A reader wrote in (edited for spelling and punctuation):
Question for Matt & Jess: I’ve tried masturbating because I’m 14 (and a girl) and NOT ready for sex. But I feel nothing! No pleasure or any thing! And I know all of my parts down there, too. Should I see a doctor?
— 14 year-old female, June 28, 2013
MATT: It never hurts to ask your doctor questions about sex, or you can ask an older woman in your family whom you can trust to keep the discussion private. Definitely bring it up with your doctor at your next check-up. If you don’t feel comfortable with your regular doctor, you can see a gynecologist.
You may not be feeling any response to your masturbation because of perfectly normal psychological elements of your life. You may be nervous or uncomfortable about what you are doing, just because it’s the first time you’ve tried, or possibly because adults have told you that masturbation is wrong. (A lot of adults do say that, usually giving a religious reason.) It’s also possible that your body is not responding because you aren’t thinking about anything that is a sexual turn-on to you. At your age, it’s really okay not to be ready for sex, and so it’s okay not have any turn-ons. When the right time comes that you feel a strong sexual urge (which may be when you’re older), and you are calm and okay with what you are doing, get into a private, comfortable space, physically and mentally, and your body should respond.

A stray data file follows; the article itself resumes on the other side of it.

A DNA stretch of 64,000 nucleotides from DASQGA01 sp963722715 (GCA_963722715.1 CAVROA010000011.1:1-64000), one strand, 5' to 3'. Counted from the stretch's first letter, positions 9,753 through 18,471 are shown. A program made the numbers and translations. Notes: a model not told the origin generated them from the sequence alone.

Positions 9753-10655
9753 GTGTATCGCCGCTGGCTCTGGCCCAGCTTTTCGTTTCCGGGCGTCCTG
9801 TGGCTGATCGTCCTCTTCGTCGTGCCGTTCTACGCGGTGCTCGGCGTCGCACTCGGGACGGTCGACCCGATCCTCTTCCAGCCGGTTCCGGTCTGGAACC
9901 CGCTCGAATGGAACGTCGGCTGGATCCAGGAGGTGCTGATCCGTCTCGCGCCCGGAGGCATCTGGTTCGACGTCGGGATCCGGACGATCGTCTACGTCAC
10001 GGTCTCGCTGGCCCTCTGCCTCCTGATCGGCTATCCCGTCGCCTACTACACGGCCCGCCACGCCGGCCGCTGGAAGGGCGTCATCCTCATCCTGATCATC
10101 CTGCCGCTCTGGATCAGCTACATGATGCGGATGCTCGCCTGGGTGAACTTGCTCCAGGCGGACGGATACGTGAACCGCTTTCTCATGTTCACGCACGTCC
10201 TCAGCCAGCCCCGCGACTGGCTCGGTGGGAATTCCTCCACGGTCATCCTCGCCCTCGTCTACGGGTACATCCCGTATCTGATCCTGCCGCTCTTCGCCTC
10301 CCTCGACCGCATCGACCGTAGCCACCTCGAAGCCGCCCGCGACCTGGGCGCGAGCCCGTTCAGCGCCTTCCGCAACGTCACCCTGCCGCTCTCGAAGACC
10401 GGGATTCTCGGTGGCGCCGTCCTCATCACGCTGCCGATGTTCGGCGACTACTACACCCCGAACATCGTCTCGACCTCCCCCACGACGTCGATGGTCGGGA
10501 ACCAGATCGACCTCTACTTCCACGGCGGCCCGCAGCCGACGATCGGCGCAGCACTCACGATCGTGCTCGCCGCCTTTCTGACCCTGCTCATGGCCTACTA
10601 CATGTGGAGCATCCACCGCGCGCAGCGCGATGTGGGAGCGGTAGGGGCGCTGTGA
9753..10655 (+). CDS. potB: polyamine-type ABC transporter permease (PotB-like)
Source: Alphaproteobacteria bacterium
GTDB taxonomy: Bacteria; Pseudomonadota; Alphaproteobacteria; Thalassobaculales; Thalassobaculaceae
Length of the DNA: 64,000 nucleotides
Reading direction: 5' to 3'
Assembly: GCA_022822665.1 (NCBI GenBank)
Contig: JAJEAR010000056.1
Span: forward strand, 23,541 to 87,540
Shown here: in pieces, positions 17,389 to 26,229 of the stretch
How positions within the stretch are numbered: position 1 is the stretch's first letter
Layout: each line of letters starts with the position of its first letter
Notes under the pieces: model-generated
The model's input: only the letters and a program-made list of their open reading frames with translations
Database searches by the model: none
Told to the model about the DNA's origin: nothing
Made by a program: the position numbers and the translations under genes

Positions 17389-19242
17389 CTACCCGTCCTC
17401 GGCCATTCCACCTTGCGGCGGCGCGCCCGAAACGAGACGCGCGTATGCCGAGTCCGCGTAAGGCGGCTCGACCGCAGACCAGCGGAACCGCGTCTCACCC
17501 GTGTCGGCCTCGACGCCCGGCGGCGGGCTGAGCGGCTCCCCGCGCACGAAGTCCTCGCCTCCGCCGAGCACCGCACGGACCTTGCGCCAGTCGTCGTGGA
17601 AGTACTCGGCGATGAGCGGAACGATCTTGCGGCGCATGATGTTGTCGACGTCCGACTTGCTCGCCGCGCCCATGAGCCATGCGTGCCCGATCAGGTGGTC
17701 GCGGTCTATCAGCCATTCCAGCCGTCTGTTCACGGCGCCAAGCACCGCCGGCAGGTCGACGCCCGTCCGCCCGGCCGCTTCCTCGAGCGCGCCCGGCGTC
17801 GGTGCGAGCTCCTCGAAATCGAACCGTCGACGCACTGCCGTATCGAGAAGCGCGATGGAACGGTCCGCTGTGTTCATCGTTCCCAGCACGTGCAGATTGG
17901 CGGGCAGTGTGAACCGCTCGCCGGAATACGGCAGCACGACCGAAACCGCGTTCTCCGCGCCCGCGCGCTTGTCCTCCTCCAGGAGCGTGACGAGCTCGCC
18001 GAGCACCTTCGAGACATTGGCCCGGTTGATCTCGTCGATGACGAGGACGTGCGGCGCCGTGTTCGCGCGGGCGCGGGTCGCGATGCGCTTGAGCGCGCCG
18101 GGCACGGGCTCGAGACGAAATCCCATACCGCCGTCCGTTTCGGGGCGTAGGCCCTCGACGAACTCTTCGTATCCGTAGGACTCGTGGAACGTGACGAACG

JESS: I was actually rather glad to read that you’re “NOT ready for sex” — I was a lot more confused during my teenage years as to whether I was really ready or not!
I think masturbation should be a pleasurable, natural thing to do. Some religions consider masturbation to be a bad activity. To me, I always reasoned that it was a solo activity where no one was being harmed. If you have guilty feelings about masturbation, then it’s probably those feelings that are standing in the way of your enjoyment from solo sexual pleasure (and you might have to spend a bit of time thinking about how much control you wish to have of your own personal sexual development and sexual feelings).
If it’s not guilty feelings that are getting in the way, my guess is that you’re attempting to follow what “should be working” for masturbation. For instance, some women enjoy masturbating only when they’re lying down on their backs and gently stimulating their clitoris with their fingers. Some females don’t experience any pleasure at all when they first insert a finger or some other small object when they’re masturbating.
I don’t think it’s necessary to see a doctor (in terms of your body being “not physically responsive” to masturbation at the moment — as in, I don’t think it’s a medical condition where something is wrong), though you can talk to your doctor about it if it will give you some peace of mind.
Pleasure from masturbation will come about when you feel you want and need sexual urges to be released. I suppose this happens at different speeds for different people — stay relaxed and let your body go at its own pace to discover what you like naturally.
(from December 9, 2012)
* Matt’s answers are featured first — Jess will respond soon.
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MATT: Here are some questions from a female reader in the UK. As per my policy, I don’t respond directly — can’t give personal advice for legal reasons — but I am pleased to offer general responses for all readers. The reader’s words are in bold.